Rate debate: No need to panic

Concerned that high debt and rising rates could stifle investment opportunities? Don’t be.

Summary: Australia's unemployment rate dropped sharply this week, and the International Monetary Fund MF reckons downside risks to global growth have abated. The planets seem to be aligning for a rate hike here.
Key take-out: With debt levels at record highs, alarm bells are ringing on property. Some are suggesting that when rates rise, property prices could fall 20%. Should inventors be worried? Global policymakers seem to be saying, no.
Key beneficiaries: General investors. Category: Economics and investment strategy.

The property debate is heating up in Australia. Not surprisingly much of it is negative, reflecting a combination of three factors. A very aggressive public relations effort to talk the market down; a view that property values are rich – above any reasonable fundamental assessment; and the belief that households are heavily indebted.

I’ve mentioned before why this analysis is incomplete. As a brief reminder, although total debt is important sure, the ability to service that debt is what matters the most.  With interest rates at generational lows and debt servicing at about a decade low, households can afford to take on a lot more debt from current levels. At this point, noting that household debt is at a record to incomes isn’t as relevant as taking note of where the debt servicing ratios are.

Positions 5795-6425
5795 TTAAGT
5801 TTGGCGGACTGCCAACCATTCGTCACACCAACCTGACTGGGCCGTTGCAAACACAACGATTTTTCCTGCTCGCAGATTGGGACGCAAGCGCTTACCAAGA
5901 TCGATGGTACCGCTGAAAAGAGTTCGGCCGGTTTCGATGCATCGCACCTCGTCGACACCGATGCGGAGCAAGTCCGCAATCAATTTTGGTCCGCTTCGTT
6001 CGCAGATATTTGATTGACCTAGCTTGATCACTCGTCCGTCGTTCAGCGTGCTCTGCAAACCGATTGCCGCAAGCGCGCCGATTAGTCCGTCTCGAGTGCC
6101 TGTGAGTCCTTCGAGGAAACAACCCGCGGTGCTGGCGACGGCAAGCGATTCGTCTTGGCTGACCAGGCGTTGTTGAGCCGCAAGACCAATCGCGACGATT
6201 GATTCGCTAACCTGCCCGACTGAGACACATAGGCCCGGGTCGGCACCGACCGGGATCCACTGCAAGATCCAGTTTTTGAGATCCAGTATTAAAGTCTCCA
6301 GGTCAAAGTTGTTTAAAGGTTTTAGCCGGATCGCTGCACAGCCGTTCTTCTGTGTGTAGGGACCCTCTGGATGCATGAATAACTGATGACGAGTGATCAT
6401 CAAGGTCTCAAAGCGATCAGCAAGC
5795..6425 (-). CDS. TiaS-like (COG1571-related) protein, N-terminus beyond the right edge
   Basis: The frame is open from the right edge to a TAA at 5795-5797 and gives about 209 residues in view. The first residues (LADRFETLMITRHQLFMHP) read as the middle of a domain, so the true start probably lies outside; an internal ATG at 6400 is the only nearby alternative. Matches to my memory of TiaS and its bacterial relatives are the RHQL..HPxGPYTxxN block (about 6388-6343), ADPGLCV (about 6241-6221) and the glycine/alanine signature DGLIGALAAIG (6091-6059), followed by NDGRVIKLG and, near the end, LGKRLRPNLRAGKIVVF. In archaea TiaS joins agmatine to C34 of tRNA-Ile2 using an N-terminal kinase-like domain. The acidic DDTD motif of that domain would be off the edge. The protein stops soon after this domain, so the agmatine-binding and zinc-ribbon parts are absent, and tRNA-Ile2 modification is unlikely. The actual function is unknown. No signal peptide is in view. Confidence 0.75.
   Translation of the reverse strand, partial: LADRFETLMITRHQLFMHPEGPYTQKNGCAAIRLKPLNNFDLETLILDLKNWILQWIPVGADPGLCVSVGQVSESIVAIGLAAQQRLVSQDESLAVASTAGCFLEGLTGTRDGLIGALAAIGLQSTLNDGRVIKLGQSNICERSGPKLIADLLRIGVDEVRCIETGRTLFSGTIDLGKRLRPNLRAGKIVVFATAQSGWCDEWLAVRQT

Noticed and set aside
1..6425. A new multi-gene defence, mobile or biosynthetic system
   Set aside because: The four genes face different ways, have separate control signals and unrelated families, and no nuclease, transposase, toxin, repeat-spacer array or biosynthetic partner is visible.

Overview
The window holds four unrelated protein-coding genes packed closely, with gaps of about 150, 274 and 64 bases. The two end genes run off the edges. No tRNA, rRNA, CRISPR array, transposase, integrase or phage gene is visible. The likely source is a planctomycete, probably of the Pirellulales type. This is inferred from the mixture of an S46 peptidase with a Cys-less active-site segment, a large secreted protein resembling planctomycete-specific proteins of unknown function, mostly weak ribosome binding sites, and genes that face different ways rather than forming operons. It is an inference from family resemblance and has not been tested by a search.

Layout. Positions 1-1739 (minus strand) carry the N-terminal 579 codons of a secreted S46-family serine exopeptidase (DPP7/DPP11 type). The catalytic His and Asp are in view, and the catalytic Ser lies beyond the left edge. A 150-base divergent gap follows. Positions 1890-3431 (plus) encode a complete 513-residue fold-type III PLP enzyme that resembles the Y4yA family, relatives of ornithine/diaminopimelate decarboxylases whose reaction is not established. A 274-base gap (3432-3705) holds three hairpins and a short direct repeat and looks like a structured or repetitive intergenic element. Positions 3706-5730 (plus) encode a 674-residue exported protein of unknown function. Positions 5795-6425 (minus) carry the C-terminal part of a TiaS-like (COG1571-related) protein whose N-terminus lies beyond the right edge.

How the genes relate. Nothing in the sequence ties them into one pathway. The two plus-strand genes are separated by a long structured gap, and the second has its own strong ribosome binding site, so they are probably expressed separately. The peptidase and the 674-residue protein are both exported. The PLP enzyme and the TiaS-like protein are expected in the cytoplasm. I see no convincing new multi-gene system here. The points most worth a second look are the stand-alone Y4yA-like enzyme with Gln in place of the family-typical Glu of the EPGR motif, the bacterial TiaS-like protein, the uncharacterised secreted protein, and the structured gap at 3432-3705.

The scare campaign is overdone

Now, it is true to say that rates will eventually rise and with them debt servicing ratios.  Indeed, any sensible person would take a look at the global and domestic economic backdrop and rightly think that the tightening cycle could start soon.  Domestically, jobs have surged in 2014 – and far from rising, the unemployment rate dropped to 5.8%. Looking abroad, activity is picking up as well. Certainly the International Monetary Fund’s more optimistic tone this week would lend itself to that idea.  I mean, the fact is they are expecting robust growth. Take a look at table 1 below from the IMF.

Global growth is expected to rise considerably in 2014, to 3.6% from 3% last year. That’s around trend. In the ensuing years, global growth is expected to be above trend. Not so shabby. Perhaps, more importantly, the IMF has effectively cut the risk of another global recession to zero and it noted that “downside risks have diminished overall”.

This is an upbeat statement, not what we are used to from the IMF. Taken against the domestic property discussion, there are certainly grounds for ‘buyers to beware’. As the RBA governor Glenn Stevens (and others) like to point out, property prices fall – especially when interest rates tend to rise.

Don’t panic!